Review of Vincent Deary’s “How We Break: Navigating the Physical and Emotional Strains of Daily Life” – exploring the factors that contribute to our downfall.
Incent Deary is an expert in fatigue, both clinically and academically, and focuses on how our mental and physical well-being can be affected by life. This book serves as a sequel to his previous work, “How We Are,” which was published in 2015. The timing of this book is relevant, given the past nine years of economic struggles, a global pandemic, and overall uncertainty. During this time, issues such as sleeplessness and anxiety have seen a significant increase. While Deary’s previous book explored ways to thrive, this one delves into the various ways we struggle to do so. One of his colleagues describes our current psychological state as constantly being on the run from danger.
Deary’s analysis has a rawness that adds a human touch to his theories. This is partly due to his own personal breakdown in recent years. He also shares case studies of individuals he has encountered in his work, who have been overwhelmed by the “allostatic load” of stress – the final straw that breaks the camel’s back. These case studies are a combination of different patients, trying to balance jobs, debts, caregiving responsibilities, trauma, and regret. Two significant stories that he revisits are those of his mother, Isobelle, who was full of life but succumbed to severe depression in her final years, and his former partner, referred to as Sami, an NHS nurse who has overcome childhood sexual abuse but struggles with the unpredictable work schedule and unfair bureaucracy of his job. (Sami, who had been up all night watching a suicidal patient, breaks down when reprimanded for drinking coffee in a staff room that he is not allowed to use.)
The book argues that we are all born with inherent vulnerabilities, varying in degree, that can be triggered by different circumstances, whether it be three or 23 steps away from reaching our breaking point. The author’s mother, a dynamic and impulsive individual, became a mother at the young age of 19 in working-class Scotland to escape the limitations of her own upbringing, but still found herself in a difficult situation. She often described this struggle with a twist on a common saying: “What doesn’t kill you makes you fed up.”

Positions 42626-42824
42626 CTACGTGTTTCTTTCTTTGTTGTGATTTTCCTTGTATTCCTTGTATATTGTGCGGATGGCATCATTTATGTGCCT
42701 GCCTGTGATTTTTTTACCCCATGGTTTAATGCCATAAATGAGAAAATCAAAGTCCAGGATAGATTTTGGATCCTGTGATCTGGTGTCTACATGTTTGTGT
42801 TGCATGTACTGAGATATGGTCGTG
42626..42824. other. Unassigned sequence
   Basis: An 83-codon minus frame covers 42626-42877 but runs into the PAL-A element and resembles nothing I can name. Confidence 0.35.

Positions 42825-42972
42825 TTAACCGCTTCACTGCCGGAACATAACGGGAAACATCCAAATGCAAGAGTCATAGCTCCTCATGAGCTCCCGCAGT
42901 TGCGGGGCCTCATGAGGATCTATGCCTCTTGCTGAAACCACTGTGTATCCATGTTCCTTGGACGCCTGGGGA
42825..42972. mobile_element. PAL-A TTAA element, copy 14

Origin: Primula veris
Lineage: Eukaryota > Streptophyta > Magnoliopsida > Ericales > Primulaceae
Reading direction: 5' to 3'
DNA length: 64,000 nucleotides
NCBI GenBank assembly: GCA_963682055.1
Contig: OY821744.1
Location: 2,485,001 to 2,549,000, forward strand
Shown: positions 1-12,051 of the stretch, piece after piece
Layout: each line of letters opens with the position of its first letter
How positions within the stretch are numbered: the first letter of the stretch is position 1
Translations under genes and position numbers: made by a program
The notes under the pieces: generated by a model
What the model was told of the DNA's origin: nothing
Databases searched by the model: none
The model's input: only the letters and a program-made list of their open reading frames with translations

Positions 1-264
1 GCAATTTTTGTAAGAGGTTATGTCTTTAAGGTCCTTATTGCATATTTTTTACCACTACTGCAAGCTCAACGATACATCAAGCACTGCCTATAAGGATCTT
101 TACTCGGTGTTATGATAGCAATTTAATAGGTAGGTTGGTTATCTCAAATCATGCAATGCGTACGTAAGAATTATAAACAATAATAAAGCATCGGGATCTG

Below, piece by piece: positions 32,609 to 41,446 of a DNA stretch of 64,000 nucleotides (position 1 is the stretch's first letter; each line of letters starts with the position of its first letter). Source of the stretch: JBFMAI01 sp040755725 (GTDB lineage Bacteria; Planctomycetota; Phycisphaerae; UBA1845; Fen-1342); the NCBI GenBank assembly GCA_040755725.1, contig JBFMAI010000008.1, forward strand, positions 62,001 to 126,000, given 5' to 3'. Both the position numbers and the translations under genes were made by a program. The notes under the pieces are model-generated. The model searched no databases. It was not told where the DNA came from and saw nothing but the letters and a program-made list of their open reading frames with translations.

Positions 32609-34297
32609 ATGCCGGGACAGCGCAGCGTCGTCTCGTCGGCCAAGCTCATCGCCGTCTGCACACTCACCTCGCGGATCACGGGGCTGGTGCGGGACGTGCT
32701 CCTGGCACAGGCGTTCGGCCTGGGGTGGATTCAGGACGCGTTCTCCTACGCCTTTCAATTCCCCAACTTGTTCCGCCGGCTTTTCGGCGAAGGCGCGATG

In order to avoid feeling bitter and hopeless, Deary includes a series of health checks throughout his book. These checks examine how secure one feels in their work, home life, and personal well-being. Through this, Deary presents a compelling argument against the modern pressures that threaten our sense of security. These include the pressure to constantly perform well in the workplace, the shift towards emphasizing resilience in welfare policies, the negative impact of social media on our perspective, and the loss of the ability to fully recover through rest.
Deary is a diverse reader whose studies involve referencing a range of sources, including works by Terry Pratchett and George Eliot, as well as the Diagnostic and Statistical Manual of Mental Disorders. He acknowledges that the integration of experiences and exposures into our physical, emotional, and mental selves is a field that is still being explored, but this concept has long been explored by the greatest writers for many years. Reading this book reminded me of F Scott Fitzgerald’s influential essays on his own personal struggles, particularly because some of Deary’s metaphors are similar in style. Fitzgerald was familiar with the concept of allostatic loads, stating that “In a true dark night of the soul, it is always three o’clock in the morning, day after day.”
Deary and Fitzgerald both explore the concept of our minds as storytellers, which can malfunction during times of vulnerability, causing us to develop delusions, addictions, compulsions, and paranoia. The latter half of Deary’s book focuses on strategies to protect ourselves from these harmful internal narratives. One such strategy, known as “acceptance and commitment therapy”, is part of the third wave of Cognitive Behavioural Therapy. This approach acknowledges that our minds are more likely to identify problems than solve them, and encourages us to not always trust our thoughts. While the self-help advice is cautiously presented and difficult to achieve, there are still some motivational takeaways, such as “The key to wellbeing is not to change the story, but to be the stage… hold your personal narratives lightly and allow yourself to be lightly influenced by them.” Wishing you a happy new year.